How to design a sailing ship for the 21st century?

Re-posted with permission from Kris De Decker and Low-tech Magazine

Most images: Alan Villiers collection.

It is surprisingly difficult to build a carbon neutral sailing ship. This is even more the case today, because our standards for safety, health, hygiene, comfort, and convenience have changed profoundly since the Age of Sail.

On board the ship `Garthsnaid’ at sea. A view from high up in the rigging. Image by Allan C. Green, circa 1920. 

The sailing ship is a textbook example of sustainability. For at least 4,000 years, sailing ships have transported passengers and cargo across the world’s seas and oceans without using a single drop of fossil fuels. If we want to keep travelling and trading globally in a low carbon society, sailing ships are the obvious alternative to container ships, bulk carriers, and airplanes.

However, by definition, the sailing ship is not a carbon neutral technology. For most of history, sailing ships were built from wood, but back then whole forests were felled for ships, and those trees often did not grow back. In the late nineteenth and early twentieth century, sailing ships were increasingly made from steel, which also has a significant carbon footprint.

The carbon neutrality of sailing in the 21st century is even more elusive. That’s because we have changed profoundly since the Age of Sail. Compared to our forebears, we have higher demands in terms of safety, comfort, convenience, and cleanliness. These higher standards are difficult to achieve unless the ship also has a diesel engine and generator on-board.

The revival of the sailing ship

The sailing ship has seen a modest revival in the last decade, especially for the transportation of cargo. In 2009, Dutch company Fairtransport started shipping freight between Europe and the Americas with the Tres Hombres, a sailing ship built in 1943. The company remains active today and has a second ship in service since 2015, the Nordlys (built in 1873).

Since then, others have joined the sail cargo business. In 2016, the German company Timbercoast started shipping cargo with the Avontuur, a ship built in 1920. [1] In 2017, the French Blue Schooner Company started transporting cargo between Europe and the Americas with the Gallant, a sailing ship that was built in 1916. [2] All these sailing ships were constructed in the twentieth or nineteenth century, and were restored at a later date. However, a revival of sail cannot rely on historical ships alone, because there’s not enough of them. [3]

The Noach, built in 1857.

At the moment, there are at least two sailing ships in development that are being built from scratch: the Ceiba and the EcoClipper500. The first ship is being constructed in Costa Rica by a company named Sailcargo. She is built from wood and inspired by a Finnish ship from the twentieth century. The second ship is designed by a company called EcoClipper, which is led by one of the founders of the Dutch FairTransport, Jorne Langelaan. Their EcoClipper500 is a steel replica of a Dutch clipper ship from 1857: the Noach.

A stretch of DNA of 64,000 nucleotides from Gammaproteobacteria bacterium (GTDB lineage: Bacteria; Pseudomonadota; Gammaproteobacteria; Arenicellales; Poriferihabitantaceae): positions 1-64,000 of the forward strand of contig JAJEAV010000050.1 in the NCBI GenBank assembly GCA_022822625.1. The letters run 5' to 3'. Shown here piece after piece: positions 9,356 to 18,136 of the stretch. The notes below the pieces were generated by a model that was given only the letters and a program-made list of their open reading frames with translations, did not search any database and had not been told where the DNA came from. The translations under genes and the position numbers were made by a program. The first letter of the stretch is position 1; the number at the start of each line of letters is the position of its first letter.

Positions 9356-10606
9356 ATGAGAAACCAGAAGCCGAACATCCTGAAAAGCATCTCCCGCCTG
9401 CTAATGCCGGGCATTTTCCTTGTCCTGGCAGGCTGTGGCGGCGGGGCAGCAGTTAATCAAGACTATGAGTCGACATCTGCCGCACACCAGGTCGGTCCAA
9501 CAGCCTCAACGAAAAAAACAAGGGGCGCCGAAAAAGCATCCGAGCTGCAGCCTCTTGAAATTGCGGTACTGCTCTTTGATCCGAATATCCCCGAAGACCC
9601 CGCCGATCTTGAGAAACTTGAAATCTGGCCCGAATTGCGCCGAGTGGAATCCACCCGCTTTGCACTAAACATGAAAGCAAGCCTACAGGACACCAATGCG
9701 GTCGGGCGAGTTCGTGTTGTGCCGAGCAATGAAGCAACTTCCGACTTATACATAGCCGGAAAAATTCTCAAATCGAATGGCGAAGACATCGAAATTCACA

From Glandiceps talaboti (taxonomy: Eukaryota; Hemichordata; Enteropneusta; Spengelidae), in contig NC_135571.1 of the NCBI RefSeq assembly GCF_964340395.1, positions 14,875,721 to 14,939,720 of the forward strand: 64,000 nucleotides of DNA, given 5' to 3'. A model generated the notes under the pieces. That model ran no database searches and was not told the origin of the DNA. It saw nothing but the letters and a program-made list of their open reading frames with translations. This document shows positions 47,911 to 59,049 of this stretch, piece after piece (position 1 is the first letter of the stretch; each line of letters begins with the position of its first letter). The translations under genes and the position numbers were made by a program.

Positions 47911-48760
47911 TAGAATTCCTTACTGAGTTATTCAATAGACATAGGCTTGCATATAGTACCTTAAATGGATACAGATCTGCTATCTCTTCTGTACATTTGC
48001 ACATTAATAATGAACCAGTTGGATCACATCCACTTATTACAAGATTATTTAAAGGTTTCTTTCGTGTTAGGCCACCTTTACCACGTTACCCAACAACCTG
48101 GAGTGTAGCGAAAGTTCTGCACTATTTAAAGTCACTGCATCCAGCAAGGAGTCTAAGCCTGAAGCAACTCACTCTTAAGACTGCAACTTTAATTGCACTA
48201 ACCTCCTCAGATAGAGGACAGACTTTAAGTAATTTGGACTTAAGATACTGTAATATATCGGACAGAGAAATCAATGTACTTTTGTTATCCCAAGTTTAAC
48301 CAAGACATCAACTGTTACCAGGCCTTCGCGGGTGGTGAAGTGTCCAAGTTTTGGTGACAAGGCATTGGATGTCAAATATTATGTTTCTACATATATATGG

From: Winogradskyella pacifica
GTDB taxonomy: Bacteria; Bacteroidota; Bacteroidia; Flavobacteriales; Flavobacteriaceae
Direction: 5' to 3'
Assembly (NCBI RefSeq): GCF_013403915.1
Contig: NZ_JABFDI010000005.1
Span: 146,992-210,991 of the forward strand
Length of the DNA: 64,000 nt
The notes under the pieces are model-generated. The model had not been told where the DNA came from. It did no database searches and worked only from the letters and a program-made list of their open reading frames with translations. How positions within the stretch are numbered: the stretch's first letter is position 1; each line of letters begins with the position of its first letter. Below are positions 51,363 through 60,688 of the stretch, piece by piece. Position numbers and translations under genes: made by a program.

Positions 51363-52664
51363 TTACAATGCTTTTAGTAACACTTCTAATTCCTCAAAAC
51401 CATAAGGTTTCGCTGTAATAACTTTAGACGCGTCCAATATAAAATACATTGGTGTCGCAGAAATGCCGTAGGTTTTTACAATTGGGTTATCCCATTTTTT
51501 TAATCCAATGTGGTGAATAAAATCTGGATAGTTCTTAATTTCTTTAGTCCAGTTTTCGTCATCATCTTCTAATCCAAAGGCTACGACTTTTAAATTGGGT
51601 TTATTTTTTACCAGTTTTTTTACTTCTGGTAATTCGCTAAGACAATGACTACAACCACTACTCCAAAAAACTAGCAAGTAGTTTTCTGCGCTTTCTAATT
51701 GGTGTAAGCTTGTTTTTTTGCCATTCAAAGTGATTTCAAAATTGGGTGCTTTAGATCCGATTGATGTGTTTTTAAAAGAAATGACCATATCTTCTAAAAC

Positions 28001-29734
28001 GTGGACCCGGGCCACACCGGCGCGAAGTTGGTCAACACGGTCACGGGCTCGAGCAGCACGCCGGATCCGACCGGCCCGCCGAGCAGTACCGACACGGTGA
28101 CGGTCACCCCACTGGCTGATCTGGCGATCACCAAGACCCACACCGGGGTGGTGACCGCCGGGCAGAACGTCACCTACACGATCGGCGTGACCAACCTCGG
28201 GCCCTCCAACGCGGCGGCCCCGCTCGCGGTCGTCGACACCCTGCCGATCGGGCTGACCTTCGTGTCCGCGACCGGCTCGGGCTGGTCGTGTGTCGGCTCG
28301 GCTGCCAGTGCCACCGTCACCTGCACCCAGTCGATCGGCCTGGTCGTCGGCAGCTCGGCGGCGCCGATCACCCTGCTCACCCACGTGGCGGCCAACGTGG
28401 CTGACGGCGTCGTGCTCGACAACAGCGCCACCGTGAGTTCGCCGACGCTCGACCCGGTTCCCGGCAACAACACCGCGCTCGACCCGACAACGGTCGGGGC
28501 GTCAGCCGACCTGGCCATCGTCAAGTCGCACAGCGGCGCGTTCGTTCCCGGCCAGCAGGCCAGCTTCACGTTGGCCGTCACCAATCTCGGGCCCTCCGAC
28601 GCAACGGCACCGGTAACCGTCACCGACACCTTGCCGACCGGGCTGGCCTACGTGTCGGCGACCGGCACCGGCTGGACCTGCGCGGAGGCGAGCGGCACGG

“Old designs are not necessarily the best”, says Jorne Langelaan, “but whenever proven design is used, one can be sure of its performance. A new design is more of a gamble. Furthermore, in the 20th and 21st century, sailing technology developed for fast sailing yachts, which is an entirely different story compared to ships which need to be able to carry cargo.”

More economical sailing ships

These two ships – one under construction and one in the design phase – have the potential to make sail cargo a lot more economical than it is today. That’s because they have a much larger cargo capacity than the sailing ships currently in operation. As a ship becomes longer, her cargo capacity increases more than proportionally.

The Eco-Clipper

The 46 metre long Ceiba is powered by 580 m2 of sails and carries 250 tonnes of cargo. The 60 metre long EcoClipper500 is powered by almost 1,000 m2 of sails and takes 500 tonnes of cargo. For comparison, the Tres Hombres is not that much shorter at 32 metres, but she takes only 40 tonnes of cargo – twelve times less than the EcoClipper500. A larger ship is also faster and saves labour. The Tres Hombres requires a crew of seven, while the EcoClipper500 only has a slightly larger crew of twelve.

Life cycle analysis of a sailing ship

Although the EcoClipper500 is still in the design phase, she will be the focus of this article. This is because the company conducted a life cycle analysis of the ship prior to building it. [9] As far as I know, this is the first life cycle analysis of a sailing ship ever made. The study reveals that it takes around 1,200 tonnes of carbon to build the ship.

Half of those emissions are generated during steel production, and roughly one third is generated by steel working processes and other shipyard activities. Solvent-based paints as well as electric and electronic systems each account for roughly 5% of emissions. The emissions produced during the manufacturing of the sails are not included because there are no scientific data available, but a quick back-of-the-envelope calculation (for sails based on aramid fibres) signals that their contribution to the total carbon footprint is very small. [4]

The EcoClipper500 has a carbon footprint of  2 grammes of CO2 per tonne-kilometre, which is five times less than the carbon footprint of a container ship.